Here is how to use in a glance:

  1. Launch a PowerShell console/terminal
  2. Type $PSVersionTable and press Enter
  3. Check the "PSVersion" value for the version number

For example, you may see output similar to:

Name                           Value
----                           ----- 
PSVersion                      5.1.14409.1018
PSEdition                      Desktop
PSCompatibleVersions           {1.0, 2.0, 3.0...}
BuildVersion                   10.0.14409.1018
CLRVersion                     4.0.30319.42000
WSManStackVersion              3.0
PSRemotingProtocolVersion      2.3
SerializationVersion           1.1.0.1

This makes clear we are running PowerShell version 5.1 on this system.

The key perk of using $PSVersionTable is reliability – it shows the exact PowerShell engine version, unlike some other popular techniques that may be inconsistent.

Now that you can easily check the installed version, let‘s look at actually updating it on Windows Server…

Upgrading Your PowerShell Version Painlessly

When you‘re ready to upgrade PowerShell to gain access to the latest capabilities, there are a couple straightforward options:

Downloading Manually from Microsoft

Your first choice is to manually download the newest PowerShell version‘s installer package from the official Microsoft website.

They provide easy step-by-step directions tailored to your Windows machine‘s environment. Generally it just involves:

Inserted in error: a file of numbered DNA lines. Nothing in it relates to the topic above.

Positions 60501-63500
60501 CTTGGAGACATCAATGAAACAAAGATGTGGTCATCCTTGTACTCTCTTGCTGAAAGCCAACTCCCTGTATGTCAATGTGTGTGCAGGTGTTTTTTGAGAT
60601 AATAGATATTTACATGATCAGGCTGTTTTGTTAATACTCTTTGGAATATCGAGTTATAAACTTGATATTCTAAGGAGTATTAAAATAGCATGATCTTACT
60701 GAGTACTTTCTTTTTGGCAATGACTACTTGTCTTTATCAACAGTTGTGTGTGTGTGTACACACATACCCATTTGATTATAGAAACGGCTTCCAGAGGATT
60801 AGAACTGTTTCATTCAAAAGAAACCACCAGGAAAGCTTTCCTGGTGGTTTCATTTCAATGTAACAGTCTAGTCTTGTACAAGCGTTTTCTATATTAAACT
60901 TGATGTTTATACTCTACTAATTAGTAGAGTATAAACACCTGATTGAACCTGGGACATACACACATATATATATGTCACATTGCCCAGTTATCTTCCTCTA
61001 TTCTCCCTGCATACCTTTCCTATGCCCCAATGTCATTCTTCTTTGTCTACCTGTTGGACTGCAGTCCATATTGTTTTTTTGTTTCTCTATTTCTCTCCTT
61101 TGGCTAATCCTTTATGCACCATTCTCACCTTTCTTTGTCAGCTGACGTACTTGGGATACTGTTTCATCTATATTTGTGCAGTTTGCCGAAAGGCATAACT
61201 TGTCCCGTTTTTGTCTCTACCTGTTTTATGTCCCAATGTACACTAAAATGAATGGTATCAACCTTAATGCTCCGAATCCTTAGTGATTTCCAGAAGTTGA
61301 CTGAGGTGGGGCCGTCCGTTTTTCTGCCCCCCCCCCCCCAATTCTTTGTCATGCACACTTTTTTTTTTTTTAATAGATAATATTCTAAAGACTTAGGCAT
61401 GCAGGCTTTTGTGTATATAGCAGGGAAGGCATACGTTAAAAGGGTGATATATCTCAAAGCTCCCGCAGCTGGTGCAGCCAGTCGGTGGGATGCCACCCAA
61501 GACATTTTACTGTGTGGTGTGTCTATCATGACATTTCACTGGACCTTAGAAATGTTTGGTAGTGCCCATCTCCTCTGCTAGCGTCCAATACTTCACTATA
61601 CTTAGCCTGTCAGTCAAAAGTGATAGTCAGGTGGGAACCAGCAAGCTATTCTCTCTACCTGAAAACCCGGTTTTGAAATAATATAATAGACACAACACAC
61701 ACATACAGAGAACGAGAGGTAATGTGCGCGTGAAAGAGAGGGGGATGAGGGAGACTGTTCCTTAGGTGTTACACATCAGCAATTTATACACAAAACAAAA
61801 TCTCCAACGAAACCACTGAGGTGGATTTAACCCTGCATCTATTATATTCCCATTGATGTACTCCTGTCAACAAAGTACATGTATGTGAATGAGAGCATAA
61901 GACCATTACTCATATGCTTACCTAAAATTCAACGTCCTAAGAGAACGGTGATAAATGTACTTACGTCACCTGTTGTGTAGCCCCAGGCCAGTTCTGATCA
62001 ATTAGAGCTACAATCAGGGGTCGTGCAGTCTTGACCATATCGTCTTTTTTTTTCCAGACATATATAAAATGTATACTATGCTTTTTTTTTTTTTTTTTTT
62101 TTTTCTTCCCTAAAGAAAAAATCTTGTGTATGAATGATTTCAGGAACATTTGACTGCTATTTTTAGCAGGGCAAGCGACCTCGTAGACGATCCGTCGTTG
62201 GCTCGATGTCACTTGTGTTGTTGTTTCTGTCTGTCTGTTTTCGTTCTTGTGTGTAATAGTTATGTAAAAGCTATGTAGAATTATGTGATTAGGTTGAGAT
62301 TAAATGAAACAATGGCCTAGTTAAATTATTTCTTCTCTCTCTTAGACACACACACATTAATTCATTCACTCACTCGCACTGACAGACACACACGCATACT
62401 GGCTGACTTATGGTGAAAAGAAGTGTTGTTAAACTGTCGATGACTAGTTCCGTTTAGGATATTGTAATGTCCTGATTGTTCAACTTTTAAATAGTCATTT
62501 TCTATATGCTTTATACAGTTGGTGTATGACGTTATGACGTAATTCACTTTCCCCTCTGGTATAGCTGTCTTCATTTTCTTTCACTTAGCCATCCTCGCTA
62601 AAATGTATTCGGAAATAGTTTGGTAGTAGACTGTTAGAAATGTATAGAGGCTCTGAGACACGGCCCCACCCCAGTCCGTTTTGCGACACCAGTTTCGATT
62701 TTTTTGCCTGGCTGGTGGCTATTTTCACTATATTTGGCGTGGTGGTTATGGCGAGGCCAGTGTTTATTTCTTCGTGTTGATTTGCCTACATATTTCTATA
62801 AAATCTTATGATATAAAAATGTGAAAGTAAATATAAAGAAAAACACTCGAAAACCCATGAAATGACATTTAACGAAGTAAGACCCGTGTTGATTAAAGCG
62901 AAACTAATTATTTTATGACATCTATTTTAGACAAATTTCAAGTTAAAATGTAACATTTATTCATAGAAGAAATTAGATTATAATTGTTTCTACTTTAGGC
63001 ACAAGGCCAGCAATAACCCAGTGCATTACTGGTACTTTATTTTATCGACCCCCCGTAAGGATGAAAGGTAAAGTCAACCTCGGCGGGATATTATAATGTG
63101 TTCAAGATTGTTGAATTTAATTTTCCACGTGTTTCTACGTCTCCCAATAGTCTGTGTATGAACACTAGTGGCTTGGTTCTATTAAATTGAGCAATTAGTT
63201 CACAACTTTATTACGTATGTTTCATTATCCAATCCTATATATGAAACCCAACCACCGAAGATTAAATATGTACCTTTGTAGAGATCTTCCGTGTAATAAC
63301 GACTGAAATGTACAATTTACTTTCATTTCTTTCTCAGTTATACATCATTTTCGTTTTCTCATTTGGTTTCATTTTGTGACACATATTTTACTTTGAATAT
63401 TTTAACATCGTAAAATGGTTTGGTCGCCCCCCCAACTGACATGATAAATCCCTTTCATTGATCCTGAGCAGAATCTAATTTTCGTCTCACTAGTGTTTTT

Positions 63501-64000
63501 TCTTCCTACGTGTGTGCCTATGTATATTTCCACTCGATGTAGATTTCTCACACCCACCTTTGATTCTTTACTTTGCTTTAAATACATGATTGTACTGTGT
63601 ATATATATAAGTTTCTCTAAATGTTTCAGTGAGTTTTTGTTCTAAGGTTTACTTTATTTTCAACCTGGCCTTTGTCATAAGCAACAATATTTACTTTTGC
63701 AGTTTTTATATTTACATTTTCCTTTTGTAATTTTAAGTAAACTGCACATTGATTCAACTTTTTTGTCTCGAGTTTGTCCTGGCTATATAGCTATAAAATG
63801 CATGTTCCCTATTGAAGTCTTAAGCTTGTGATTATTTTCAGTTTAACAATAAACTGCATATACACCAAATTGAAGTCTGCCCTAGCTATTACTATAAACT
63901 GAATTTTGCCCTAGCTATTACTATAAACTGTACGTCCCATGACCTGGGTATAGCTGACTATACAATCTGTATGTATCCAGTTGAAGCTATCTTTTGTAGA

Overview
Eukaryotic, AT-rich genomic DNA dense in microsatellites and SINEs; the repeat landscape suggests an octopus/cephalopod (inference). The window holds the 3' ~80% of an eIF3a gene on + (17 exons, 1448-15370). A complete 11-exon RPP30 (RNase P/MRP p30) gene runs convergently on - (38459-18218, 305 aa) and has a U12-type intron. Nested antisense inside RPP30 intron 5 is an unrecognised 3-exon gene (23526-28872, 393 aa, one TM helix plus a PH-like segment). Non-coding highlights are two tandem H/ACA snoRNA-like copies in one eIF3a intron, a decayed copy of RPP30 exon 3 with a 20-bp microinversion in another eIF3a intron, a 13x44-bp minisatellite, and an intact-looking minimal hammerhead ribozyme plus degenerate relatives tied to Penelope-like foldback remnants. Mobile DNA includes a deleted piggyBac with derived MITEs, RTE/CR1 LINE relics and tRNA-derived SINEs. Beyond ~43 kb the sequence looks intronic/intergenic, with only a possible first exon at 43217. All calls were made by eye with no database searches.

1. Grabbing the latest PowerShell MSI installer
  2. Running the installer, following prompts
  3. Testing functionality in a new PS terminal

One huge benefit of using the Microsoft packages is that they allow installing major PowerShell versions side-by-side.

For example, you could have PowerShell 7.5, PowerShell 5.9 and PowerShell 3 all usable simultaneously, without any conflicts. This gives flexibility.

Upgrading Via PowerShellGet Install Script

An alternative approach is to use the PowerShellGet install script to grab and deploy the latest version automatically.

You‘d run:

Install-Script -Name Install-PowerShell -Force
Install-PowerShell.ps1 [-UseMSI]

This downloads and kicks off execution of Install-PowerShell.ps1 from GitHub, handling the end-to-end upgrade process through prompts.

The script also supports installing multiple side-by-side versions cleanly. And you can easily tweak target channels like Release, Preview or LTS with parameters.

Overall, PowerShellGet provides an OS-tailored upgrading experience with just couple lines!

A Note About Compatibility Across Windows Editions

As a quick compatibility side note when upgrading PowerShell versions on older Windows editions:

Some legacy operating systems have restrictions…

Windows Version Highest PS Version Supported
Windows 7 SP1 5.1
Windows 8.1 5.1
Windows 10 Latest
Windows Server Latest

So for instance, trying to install PowerShell 7 or later inherently won‘t work properly on Windows 7.

Plan to upgrade the actual OS itself first in those cases. Up-to-date Windows 10 and Windows Server editions are aligned closely with recent PowerShell releases.

Closing Thoughts

Hopefully this guide has given both new PowerShell newcomers and savvy veterans a helpful 101-style primer related to checking installed PS versions and upgrading them smoothly on Windows systems.

Keeping your copy updated periodically is vital for continued stability, security and access to the rich new automation capabilities constantly being added across Microsoft‘s stacks.

PowerShell skills truly pay dividends across a IT career regardless of specialty – don‘t leave them stagnant!

Let us know if you have any other questions. And happy scripting!